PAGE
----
Written by Dagmar Fors Karppi, firstname.lastname@example.org Friday, 30 August 2013 00:00
Much progress has been made to enhance the historic hamlet of Oyster Bay — and the entire Oyster Bay-East Norwich community.
The most recent example is the installation of a dozen or so new antique lampposts on historic West Main Street in Oyster Bay early this summer, courtesy of funding secured by Legislator Judy Jacobs and the town. According to OB-EN Chamber of Commerce Board of Director member Rob Brusca, the funding was initially offered solely for lamp installations on West Main Street. Soon thereafter, however, the town generously offered to assist further with additional grant funding for more lamps and installation services—ultimately resulting in the addition of 35 new antique lamps throughout the downtown (28 are installed, with seven planned for installation in the near future), including on East Main Street, in front of the historic Oyster Bay Post Office, and heading north on upper Audrey Avenue leading to the historic train station, where construction of the new alternate entrance to Theodore Roosevelt Park will begin this fall.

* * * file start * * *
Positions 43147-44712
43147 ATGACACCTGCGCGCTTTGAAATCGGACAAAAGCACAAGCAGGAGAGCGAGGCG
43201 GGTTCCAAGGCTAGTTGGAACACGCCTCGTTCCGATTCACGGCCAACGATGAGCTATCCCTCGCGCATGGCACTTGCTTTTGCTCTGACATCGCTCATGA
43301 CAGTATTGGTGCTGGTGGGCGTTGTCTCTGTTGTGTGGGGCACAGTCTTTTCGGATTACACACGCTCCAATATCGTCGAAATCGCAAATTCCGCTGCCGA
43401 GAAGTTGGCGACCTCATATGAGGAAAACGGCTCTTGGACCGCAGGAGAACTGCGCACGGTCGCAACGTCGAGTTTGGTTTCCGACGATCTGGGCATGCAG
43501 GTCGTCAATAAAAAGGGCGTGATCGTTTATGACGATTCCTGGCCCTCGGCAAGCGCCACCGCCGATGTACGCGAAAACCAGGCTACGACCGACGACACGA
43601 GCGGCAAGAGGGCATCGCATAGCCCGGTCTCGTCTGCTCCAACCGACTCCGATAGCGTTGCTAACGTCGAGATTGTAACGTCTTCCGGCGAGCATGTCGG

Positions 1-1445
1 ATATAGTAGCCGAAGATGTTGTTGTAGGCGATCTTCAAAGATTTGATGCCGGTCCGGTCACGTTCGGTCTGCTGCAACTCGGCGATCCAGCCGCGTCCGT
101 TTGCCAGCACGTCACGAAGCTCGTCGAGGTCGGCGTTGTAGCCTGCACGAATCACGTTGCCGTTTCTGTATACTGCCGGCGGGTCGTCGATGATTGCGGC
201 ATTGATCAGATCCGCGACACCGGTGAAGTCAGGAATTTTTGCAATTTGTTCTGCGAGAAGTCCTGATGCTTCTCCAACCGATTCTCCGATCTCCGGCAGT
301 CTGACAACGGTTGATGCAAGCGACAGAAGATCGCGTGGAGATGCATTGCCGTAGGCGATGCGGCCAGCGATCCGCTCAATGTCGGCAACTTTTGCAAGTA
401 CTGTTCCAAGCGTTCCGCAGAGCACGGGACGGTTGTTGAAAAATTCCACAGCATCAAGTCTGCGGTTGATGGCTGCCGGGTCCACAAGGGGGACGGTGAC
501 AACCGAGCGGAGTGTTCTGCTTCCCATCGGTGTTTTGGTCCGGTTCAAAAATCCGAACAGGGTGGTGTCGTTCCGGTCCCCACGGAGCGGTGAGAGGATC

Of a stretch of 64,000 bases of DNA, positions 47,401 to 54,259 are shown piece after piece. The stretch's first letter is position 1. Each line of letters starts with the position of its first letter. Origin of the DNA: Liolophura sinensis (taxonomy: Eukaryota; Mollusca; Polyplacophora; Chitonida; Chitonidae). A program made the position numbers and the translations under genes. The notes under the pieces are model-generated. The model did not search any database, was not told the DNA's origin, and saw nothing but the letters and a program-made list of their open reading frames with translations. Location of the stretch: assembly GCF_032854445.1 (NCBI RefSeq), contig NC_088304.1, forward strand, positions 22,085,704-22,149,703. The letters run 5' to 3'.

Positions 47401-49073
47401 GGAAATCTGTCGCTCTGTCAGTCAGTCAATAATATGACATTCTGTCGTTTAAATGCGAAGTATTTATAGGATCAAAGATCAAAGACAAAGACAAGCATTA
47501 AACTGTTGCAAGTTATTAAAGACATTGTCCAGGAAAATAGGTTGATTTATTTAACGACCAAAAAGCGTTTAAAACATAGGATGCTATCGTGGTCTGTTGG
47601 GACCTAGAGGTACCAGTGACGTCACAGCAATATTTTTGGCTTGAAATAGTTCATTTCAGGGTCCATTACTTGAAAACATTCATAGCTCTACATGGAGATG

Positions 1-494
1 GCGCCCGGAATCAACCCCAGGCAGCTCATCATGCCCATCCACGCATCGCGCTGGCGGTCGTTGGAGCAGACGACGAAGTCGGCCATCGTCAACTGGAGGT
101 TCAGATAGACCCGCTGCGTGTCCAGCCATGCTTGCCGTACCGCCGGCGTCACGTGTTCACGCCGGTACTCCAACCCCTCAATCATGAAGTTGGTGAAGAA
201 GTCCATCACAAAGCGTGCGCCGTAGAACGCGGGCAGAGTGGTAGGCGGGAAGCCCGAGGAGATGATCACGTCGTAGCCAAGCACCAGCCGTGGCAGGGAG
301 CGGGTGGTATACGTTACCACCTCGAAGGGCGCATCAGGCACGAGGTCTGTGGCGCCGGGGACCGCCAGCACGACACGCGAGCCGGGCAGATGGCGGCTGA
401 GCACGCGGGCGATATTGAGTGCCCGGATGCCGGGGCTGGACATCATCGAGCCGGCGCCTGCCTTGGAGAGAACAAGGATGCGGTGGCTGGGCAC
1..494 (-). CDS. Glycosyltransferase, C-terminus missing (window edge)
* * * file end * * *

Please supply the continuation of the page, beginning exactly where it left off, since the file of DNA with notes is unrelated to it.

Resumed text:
After the recent installation of the lamps, the Chamber purchased and installed hanging baskets on the new lamps, providing a profusion of beautiful pink petunias that brighten the streets. Hector, the sexton at Christ Church with a “green thumb,” has been tapped by the Chamber to assure that the baskets are properly watered and continue to thrive throughout the summer season.
Chamber President Dottie Simons said, “We are grateful to the town and to Legislator Jacobs for their generosity and ongoing assistance in the near complete installation of the 35 lamps. In addition, our generous partners at the OB Main Street Association have now secured 16 more antique lamps that will be installed starting on South Street, from about the Carvel and Wild Honey corners, south to about Gulden’s Bakery on the west side of the street and just south of Mike’s Barbershop on the east side. The goal is to continue to seek funding in order to proceed further north and further south on South Street with the lamps, ideally to the Commander Tanks to the north and as far south as the Teddy Roosevelt Statue.”
When the first “phase” of these installations are completed — anticipated by year’s end — the hamlet will enjoy the addition of 51 new antique lampposts. “With the ongoing partnership of the many local organizations and the ongoing support of our Town and County governments, we are confident that more good things are to come. We hope so! Job well done all,” said Brusca.